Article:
For almost 20 years, Wal-Mart has had a clear policy forbidding the use of prison labor by its vendors. "Since 1992 Wal-Mart has required its supplier-partners to comply with a stringent code of conduct," Wal-Mart said in a 1997 press statement. "This code requires factories producing merchandise for Wal-Mart to be automatically denied manufacturing certification if inspections reveal...evidence of forced or prison labor."

The Arizona Department of Corrections (ADC) has supplied prisoner labor for private agricultural businesses for almost 20 years. For at least the last four years, the state of Arizona has fined employers who knowingly hire undocumented workers. Farmers responded by calling up the ADC for workers. "We are contacted almost daily by different companies needing labor," the manager of the business development unit of Arizona Correctional Industries (ACI) told the Christian Science Monitor in 2007. "Maybe it was labor that was undocumented before, and they don't want to take the risk anymore because of possible consequences, so they are looking to inmate labor as a possible alternative.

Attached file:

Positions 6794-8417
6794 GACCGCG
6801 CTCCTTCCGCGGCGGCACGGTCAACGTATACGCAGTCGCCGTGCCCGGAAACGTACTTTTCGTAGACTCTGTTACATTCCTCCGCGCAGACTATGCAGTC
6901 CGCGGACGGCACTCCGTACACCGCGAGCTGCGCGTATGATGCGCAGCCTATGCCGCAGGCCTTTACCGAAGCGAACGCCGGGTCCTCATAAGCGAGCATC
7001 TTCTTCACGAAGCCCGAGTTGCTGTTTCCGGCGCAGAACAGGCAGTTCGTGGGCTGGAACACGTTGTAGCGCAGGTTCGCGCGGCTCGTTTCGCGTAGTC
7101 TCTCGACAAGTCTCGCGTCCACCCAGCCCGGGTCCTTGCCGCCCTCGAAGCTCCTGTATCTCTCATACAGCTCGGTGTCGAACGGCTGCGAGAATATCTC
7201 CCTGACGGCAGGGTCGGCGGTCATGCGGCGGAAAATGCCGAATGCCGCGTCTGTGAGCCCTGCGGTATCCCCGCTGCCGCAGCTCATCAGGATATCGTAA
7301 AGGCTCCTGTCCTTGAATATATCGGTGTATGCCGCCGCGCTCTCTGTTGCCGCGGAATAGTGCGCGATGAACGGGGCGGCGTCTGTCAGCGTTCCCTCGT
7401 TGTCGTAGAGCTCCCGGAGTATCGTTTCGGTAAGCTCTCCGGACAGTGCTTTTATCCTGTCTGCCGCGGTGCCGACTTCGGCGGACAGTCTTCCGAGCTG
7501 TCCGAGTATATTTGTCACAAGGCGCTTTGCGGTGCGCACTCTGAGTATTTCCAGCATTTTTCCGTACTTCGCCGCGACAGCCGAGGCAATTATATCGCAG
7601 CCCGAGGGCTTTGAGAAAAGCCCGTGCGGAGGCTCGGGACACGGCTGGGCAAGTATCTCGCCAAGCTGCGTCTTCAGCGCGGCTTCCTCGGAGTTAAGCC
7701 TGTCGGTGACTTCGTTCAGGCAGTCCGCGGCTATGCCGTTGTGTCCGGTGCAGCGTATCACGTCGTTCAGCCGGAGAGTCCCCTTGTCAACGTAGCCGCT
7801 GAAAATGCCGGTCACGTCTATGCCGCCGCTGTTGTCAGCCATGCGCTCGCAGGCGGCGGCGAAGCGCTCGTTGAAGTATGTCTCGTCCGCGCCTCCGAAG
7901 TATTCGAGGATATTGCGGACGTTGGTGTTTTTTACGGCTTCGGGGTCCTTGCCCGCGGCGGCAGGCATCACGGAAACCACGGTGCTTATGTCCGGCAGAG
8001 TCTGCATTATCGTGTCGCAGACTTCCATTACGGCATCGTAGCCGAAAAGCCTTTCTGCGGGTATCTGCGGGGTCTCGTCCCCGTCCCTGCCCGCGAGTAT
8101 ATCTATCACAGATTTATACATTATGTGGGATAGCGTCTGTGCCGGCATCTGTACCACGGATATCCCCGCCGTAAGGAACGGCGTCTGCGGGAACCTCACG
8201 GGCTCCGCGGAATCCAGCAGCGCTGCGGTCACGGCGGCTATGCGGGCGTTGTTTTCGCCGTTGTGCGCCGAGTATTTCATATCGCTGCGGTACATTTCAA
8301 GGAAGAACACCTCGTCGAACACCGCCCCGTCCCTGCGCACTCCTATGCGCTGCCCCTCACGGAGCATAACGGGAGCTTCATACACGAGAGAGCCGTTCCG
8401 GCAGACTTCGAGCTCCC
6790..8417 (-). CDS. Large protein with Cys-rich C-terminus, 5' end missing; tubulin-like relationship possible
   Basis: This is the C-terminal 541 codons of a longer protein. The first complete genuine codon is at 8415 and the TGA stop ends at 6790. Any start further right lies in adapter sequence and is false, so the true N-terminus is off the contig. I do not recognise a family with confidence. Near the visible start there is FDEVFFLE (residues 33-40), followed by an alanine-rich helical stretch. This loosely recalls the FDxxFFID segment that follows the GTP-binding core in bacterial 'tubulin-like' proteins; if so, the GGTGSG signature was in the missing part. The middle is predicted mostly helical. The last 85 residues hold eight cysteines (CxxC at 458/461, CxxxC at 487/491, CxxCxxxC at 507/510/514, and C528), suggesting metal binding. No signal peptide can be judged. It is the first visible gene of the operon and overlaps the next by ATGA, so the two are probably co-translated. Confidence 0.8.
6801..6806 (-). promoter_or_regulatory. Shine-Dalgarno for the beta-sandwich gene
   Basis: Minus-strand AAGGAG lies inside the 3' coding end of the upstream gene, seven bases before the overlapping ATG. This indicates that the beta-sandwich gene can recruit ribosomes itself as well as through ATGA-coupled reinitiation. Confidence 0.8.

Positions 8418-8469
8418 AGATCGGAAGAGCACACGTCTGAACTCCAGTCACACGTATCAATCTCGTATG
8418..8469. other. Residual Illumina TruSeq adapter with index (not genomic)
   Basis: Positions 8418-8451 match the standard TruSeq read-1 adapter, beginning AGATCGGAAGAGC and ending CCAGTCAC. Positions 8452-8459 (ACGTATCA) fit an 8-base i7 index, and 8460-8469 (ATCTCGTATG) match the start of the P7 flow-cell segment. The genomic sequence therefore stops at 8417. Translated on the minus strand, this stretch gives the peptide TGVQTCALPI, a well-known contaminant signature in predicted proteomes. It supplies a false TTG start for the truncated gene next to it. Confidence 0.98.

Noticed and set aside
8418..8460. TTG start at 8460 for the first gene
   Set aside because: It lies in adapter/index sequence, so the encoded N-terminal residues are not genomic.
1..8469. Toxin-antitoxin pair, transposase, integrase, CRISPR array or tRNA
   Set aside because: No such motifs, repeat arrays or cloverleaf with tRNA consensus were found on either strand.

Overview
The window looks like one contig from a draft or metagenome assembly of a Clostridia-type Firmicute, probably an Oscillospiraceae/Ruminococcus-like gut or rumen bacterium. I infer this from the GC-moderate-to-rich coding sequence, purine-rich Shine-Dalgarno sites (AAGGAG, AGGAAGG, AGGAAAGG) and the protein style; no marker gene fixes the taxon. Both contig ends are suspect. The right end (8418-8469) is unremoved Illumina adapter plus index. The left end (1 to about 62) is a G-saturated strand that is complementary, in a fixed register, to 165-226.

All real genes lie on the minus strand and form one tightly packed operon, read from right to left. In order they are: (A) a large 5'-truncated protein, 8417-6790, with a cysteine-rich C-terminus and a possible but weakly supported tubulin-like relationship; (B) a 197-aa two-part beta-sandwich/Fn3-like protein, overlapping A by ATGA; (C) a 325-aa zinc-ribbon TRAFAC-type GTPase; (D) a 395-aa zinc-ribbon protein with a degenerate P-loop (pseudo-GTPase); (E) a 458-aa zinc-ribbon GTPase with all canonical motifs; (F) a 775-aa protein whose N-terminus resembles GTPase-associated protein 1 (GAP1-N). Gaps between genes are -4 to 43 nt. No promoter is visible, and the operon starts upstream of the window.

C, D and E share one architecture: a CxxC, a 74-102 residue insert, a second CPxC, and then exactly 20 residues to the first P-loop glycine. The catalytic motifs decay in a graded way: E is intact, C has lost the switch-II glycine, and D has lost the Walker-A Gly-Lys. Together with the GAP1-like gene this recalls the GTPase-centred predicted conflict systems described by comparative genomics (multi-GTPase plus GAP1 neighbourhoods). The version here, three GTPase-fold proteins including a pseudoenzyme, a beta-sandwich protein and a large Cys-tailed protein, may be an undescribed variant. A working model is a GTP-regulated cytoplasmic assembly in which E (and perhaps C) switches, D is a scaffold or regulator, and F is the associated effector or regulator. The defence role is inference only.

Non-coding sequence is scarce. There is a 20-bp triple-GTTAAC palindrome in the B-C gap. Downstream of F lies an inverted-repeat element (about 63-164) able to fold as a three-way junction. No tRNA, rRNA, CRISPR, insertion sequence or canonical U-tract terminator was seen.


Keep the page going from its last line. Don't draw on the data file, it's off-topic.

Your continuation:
One of those businesses that turned to prison labor was Wal-Mart's vendor, Martori Farms. According to a disturbing story published June 24th by Truth-Out.org,(http://www.truth-out.org/abusive-conditions-martori-farms/1308844017) Martori Farms "pays its imprisoned laborers two dollars per hour, not including the travel time to and from the farm." Women from the Arizona state prison complex at Perryville Unit are assigned to work at Martori Farms." Arizona law requires that all able bodied inmates work.